Any constitutional document is designed to provide a reference point to guide popularly elected governments. For a reference point to be relevant over the years, it must both be able to capture the founding principles of the nation, as well as their evolution across time. This can only happen if the original document is nourished periodically, reinforcing the original vision while also ensuring that it speaks to today’s challenges.

2022 is the 75th year of India’s independence and the eighth decade of the functioning of the Constitution of India. While constitutional principles have largely remained resilient during this period, this juncture is an opportune one to reflect particularly on four basic facets of India’s identity—federalism, secularism, multilingualism and underpinning them all, liberty.

All four have faced significant challenges over the course of India’s independent history and are being severely tested today. Federalism has often been reduced to an academic concept when powerful Union governments dismiss state governments led by opposing political parties; Hindi imposition was a real possibility in the early 1960s when the honeymoon period for the usage of English was coming to an end and has come up intermittently since then; threats to secularism have been endemic since the communally charged days of partition and are even more acute today with the evolution of Hindutva as a mainstream ideology; and the space for liberty, best captured through discordant views, independent opinions and free thinking, has been fast shrinking.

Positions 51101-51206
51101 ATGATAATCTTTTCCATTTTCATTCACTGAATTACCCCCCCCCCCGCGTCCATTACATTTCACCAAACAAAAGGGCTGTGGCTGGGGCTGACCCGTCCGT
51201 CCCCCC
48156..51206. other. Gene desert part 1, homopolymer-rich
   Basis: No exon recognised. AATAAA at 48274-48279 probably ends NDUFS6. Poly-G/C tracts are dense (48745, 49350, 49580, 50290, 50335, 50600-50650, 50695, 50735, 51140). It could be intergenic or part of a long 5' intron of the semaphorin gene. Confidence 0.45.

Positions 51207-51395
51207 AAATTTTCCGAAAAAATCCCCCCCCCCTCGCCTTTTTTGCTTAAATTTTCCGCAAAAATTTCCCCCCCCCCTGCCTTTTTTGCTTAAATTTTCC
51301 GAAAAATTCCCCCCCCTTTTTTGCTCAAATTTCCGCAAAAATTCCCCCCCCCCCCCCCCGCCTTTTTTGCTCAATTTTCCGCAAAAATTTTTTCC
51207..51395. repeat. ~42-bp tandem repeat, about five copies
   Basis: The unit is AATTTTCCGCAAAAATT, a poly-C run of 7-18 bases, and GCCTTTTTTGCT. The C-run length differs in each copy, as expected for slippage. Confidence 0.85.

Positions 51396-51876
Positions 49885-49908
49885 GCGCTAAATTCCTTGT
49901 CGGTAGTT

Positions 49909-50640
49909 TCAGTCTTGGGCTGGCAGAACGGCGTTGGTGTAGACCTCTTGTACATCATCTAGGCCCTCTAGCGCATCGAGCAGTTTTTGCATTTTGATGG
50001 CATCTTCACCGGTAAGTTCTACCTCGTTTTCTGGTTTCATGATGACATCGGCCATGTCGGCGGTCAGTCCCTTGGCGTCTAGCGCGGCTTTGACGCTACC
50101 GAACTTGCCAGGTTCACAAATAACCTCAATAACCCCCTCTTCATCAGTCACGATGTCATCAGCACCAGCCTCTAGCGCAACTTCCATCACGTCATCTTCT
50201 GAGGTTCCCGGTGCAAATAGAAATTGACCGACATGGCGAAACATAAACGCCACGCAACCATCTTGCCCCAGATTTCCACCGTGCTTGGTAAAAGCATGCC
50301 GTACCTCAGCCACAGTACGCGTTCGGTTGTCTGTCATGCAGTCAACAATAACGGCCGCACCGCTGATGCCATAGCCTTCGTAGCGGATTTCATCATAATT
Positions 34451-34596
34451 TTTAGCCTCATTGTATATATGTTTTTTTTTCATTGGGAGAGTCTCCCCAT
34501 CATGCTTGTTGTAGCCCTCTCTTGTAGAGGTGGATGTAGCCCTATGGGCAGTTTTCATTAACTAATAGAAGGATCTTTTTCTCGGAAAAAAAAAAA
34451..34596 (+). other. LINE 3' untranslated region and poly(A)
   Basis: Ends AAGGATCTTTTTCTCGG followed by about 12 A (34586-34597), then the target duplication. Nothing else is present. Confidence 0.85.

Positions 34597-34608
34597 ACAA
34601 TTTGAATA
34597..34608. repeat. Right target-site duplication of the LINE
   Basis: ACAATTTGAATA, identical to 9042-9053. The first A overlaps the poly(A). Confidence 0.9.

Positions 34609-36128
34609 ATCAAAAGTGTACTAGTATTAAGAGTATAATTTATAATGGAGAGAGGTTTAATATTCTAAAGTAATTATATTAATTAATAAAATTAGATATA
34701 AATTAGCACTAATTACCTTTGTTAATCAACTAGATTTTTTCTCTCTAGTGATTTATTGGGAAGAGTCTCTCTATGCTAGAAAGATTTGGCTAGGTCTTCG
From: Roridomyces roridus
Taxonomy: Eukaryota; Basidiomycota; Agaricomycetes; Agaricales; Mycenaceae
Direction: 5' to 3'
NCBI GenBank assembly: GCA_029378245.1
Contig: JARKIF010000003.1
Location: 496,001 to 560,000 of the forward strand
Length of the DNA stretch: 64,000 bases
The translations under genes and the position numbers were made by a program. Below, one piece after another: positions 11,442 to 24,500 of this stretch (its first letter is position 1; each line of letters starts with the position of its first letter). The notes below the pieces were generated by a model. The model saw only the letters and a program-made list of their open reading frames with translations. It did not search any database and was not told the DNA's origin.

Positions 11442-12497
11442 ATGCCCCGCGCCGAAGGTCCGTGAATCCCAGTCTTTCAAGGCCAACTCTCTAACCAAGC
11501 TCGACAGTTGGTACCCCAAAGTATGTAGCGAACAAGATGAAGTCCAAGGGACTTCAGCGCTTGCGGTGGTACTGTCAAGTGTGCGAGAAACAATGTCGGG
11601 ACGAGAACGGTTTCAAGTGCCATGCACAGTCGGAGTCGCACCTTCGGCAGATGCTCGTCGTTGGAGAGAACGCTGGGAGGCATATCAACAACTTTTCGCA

We are now at an appropriate time, neither too early, when these challenges are academic, nor too late, when the challenges have ripened, to understand what the constitutional vision of secularism, federalism, multilingualism and liberty is. Once the challenges, real and perceived, are identified, an evolved vision of what these concepts ought to mean can be articulated.

Deriving from Ramakrishna Paramhansa’s pithy statement ‘joto mot, toto poth’ (as many views, as there are paths), India is one nation with many paths—religions, languages, governments, voices. It is this plurality that defines India as a nation where opposites cohabit, intermingle and get along. Out of this plurality arises many rich possibilities.

While some may grow tired today of hearing old slogans like “unity in diversity”, it is our Constitution that epitomises this slogan and has held India together by allowing us to live, work, learn, and grow alongside those different from us. Central to this achievement is the constitutional celebration of differences. An India filled with clones, yes-men and parroted views would neither capture the nation’s vast plurality nor create any meaningful possibilities.

The Constitution remains our best hope of ensuring that this spirit of plurality is sustained in India over time. With this objective, Vidhi is undertaking a multi-year research project on the Constitution, its relevance and need at a crucial moment in India’s journey as a constitutional democracy. We invite you to join us in this reflection. In the spirit of pluralism we hold so dear, we hope we can encourage you to explore your own visions of India and its challenges, whether or not they are the same as ours.

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